And then there was Oscar. The lean, handsome 19-year-old was already doing quite well with the young ladies in his corner of south-central Ohio—drinking, dancing, playing a popular “kissing game.” But he won more attention when he began making anti-Slave Power stump speeches for Abraham Lincoln in the election of 1860. Young ladies flocked to hear his orations, and even offered to stand around his soapbox, to protect him from the Democratic rivals who threatened to kill him.
Oscar gushed, in his diary, about all of this attention from “very good-looking young ladies.” It was enough to “tickle the vanity and rouse the ambition of anyone my age.” Although Oscar and Annie both cared deeply about politics, “vanity” and “ambition” were clearly at stake as well. Both Annie and Oscar used political involvement as what Annie called “a pretense,” to flirt and tease and show-off.
And the parties encouraged this, because it all meant more attention, more enthusiasm, and more new voters. Republicans and Democrats were equally sleazy in reaching out to “wife-less young voters,” promising, in the words of a Republican newspaper in Iowa, that supporting their movement would help them attract “all the handsome and intelligent young ladies.”
They went further, introducing the strange idea of “the virgin vote,” suggesting that a young man’s first ballot was like a sexual initiation. First-timers “sleeked up” for the occasion, preparing to lose their political virginity to the Republicans or Democrats or Whigs or Populists. Once they had, new voters were supposed to become monogamous partisans, as protective of their “maiden votes” as, wrote a Chicago Democrat, “a good wife is of her virtue.”
While young men cast their virgin votes, young women, denied that right, used their courtships to express their politics. Many turned down marriage proposals from men of the wrong party, especially black women during Reconstruction who scorned any freed slave who supported the hated Democrats. As one young abolitionist, complaining about the pro-Confederate “Copperheads” in her Indiana town, put it: “there is no young men here except Copperheads and they are beneath our notice.”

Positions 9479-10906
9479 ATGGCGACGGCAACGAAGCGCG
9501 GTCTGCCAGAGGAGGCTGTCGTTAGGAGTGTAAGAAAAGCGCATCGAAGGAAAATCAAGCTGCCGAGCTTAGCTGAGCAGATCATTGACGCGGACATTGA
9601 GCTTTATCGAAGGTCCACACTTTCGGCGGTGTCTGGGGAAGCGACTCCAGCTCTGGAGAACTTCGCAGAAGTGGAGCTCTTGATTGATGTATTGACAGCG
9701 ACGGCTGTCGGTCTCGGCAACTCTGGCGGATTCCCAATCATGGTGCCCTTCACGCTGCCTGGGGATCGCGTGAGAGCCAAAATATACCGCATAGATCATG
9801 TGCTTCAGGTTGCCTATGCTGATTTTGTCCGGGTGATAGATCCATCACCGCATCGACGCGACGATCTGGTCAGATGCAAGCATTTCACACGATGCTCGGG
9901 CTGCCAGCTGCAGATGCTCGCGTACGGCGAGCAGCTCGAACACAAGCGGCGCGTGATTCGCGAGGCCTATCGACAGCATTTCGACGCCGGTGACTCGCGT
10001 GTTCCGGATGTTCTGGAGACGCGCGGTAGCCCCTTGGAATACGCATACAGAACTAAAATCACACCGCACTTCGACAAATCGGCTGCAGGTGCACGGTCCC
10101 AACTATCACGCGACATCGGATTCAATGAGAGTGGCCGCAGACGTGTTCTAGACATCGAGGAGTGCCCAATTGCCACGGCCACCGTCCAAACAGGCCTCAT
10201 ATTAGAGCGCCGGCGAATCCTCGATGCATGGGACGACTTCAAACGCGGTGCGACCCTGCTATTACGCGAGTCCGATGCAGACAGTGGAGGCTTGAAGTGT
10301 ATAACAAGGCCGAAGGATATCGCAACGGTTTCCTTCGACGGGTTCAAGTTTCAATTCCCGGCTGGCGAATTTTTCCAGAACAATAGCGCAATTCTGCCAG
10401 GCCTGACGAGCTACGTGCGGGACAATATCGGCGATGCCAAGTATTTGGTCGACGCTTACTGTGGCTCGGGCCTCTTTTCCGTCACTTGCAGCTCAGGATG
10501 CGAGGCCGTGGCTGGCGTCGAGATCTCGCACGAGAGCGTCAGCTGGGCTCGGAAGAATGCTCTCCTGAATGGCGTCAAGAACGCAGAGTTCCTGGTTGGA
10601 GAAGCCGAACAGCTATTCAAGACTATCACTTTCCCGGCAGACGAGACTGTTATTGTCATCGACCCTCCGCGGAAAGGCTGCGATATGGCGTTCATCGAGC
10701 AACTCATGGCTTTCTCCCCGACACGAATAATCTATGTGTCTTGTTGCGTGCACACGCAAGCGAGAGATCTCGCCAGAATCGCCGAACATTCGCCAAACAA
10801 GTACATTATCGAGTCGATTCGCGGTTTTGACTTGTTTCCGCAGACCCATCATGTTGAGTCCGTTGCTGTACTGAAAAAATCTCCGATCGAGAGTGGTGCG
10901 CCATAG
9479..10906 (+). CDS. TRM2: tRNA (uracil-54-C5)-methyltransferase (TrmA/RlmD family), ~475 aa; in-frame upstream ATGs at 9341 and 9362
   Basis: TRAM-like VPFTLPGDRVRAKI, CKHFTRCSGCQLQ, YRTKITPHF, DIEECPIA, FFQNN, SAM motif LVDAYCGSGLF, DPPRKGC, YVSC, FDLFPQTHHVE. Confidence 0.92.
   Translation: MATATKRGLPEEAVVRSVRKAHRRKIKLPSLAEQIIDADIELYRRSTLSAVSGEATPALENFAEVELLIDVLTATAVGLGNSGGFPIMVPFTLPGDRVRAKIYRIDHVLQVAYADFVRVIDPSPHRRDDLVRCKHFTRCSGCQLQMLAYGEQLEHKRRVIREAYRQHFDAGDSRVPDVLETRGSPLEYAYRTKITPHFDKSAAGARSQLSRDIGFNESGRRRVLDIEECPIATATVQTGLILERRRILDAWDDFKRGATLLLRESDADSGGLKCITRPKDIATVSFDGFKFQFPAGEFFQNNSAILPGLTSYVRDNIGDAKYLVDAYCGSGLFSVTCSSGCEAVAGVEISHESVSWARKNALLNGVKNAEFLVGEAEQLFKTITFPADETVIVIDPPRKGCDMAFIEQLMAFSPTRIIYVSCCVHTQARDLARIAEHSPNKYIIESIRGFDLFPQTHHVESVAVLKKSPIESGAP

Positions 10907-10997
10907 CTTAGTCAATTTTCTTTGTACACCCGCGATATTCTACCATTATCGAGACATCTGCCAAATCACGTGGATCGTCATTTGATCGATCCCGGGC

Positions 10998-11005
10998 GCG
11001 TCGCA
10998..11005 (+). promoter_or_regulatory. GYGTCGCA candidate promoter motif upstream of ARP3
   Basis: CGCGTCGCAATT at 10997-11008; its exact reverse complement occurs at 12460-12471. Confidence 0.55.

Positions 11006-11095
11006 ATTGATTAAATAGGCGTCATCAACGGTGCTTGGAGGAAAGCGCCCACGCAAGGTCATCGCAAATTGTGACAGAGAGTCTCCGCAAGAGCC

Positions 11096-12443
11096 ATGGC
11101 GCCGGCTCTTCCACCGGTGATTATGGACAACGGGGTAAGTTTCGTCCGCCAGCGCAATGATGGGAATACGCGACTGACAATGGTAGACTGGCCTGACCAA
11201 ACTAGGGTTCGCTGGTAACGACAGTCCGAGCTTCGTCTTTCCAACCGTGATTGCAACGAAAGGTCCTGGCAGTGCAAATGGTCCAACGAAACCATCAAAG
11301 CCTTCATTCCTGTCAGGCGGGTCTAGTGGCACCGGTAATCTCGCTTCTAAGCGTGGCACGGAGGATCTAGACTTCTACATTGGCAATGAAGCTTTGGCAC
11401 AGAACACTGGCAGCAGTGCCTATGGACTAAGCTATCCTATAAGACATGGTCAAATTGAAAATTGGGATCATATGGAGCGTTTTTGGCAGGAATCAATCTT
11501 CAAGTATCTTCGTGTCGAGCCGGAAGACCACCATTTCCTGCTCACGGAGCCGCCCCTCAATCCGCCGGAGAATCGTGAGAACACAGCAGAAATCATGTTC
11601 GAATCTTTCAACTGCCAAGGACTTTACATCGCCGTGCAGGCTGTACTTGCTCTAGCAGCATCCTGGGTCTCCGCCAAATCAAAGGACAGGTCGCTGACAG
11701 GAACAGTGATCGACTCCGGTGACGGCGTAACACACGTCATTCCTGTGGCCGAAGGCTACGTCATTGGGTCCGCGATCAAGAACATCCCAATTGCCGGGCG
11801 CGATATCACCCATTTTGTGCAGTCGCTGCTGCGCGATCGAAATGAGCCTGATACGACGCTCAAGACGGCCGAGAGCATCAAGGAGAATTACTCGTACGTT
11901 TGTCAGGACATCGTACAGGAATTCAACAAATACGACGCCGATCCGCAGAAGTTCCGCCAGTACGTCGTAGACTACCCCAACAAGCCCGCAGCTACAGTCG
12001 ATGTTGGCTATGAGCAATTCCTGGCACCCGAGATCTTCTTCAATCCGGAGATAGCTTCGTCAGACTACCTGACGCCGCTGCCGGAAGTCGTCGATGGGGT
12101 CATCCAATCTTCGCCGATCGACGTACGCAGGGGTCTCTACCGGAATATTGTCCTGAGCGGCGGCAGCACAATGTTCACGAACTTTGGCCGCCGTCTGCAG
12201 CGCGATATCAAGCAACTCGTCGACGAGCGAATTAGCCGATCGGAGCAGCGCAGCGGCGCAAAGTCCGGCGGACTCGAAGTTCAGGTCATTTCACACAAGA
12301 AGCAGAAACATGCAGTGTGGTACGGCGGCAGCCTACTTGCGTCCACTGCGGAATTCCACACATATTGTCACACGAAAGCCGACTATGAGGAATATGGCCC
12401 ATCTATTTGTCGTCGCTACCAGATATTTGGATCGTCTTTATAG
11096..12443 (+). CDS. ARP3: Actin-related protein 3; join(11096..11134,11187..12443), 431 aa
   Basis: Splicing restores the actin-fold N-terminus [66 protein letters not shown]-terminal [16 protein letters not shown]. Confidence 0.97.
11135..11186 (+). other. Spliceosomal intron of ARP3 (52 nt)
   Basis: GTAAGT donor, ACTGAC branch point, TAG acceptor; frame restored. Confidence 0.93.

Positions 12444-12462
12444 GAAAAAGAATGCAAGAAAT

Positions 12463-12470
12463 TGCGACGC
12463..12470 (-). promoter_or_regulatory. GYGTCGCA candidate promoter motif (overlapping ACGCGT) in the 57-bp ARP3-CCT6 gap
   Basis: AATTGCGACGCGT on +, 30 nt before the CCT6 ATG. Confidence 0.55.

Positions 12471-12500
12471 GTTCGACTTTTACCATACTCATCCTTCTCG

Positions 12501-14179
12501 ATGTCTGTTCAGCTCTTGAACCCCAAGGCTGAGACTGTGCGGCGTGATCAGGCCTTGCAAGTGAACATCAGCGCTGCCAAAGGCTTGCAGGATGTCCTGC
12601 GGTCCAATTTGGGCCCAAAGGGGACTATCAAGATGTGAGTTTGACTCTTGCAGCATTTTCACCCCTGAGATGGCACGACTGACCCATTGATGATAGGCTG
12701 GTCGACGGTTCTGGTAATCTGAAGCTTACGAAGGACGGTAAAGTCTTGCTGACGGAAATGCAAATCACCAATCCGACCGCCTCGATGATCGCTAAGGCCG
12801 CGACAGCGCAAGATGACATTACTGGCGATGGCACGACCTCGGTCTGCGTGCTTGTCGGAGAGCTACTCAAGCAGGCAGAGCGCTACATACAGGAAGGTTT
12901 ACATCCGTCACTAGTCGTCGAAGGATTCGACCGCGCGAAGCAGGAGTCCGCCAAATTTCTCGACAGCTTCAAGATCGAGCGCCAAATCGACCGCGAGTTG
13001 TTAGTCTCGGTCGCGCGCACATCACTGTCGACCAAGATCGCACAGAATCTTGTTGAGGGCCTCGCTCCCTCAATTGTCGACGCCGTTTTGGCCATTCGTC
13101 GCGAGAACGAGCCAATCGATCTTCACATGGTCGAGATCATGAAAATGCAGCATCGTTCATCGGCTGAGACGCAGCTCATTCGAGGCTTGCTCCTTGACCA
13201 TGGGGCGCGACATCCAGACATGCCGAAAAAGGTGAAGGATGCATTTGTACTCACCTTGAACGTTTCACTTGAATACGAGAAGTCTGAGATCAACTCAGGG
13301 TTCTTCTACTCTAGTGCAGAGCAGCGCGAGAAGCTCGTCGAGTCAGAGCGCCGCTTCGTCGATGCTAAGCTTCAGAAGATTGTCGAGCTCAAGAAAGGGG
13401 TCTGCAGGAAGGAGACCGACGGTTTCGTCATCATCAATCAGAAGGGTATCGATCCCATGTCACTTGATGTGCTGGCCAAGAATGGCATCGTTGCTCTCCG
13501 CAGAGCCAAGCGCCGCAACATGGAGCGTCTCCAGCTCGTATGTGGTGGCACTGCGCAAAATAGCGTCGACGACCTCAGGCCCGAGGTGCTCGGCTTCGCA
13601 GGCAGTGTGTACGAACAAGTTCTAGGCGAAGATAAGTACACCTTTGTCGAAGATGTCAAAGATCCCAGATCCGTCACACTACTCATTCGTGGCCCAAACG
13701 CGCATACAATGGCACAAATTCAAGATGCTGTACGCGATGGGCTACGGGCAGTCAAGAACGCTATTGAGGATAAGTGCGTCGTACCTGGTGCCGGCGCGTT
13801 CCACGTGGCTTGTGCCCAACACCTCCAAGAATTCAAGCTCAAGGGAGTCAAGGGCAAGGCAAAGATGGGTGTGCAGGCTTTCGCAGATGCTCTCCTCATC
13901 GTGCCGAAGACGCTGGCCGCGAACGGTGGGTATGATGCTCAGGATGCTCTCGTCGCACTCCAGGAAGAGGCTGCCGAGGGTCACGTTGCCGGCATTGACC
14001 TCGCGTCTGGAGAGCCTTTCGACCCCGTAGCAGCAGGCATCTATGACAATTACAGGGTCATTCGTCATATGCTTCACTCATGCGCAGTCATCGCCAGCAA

Many young women went further, pressuring men to vote for them. Mattie Thomas’s letters to her fiancé provide a good example. The 24 year old Sunday school teacher was never subtle, pushing her man, who was traveling: “Do not say you are not comeing [sic] home to vote… I would feel real vexed if you would not.” Mattie walked a line, making sure that her fiancé would “not get offended,” but nonetheless she used all of her influence to affect his vote. Her fiancé came home, voted, and then married her.
American politics in the 19th century created this sloppy blend of courtship and partisanship, highlighting the simple fact that democracy is social. There was no firewall between public and private life, and the needs of courting young people and vote-hungry political parties caused this unusual symbiotic relationship. In our own era, as the path towards romance changes dramatically, perhaps politics can play an unexpected role in romance yet again.
Jon Grinspan is a historian at the Smithsonian Institution's National Museum of American History, in the Division of Political History. He is the author of the new book The Virgin Vote: How Young Americans Made Democracy Social, Politics Personal, and Voting Popular in the Nineteenth Century.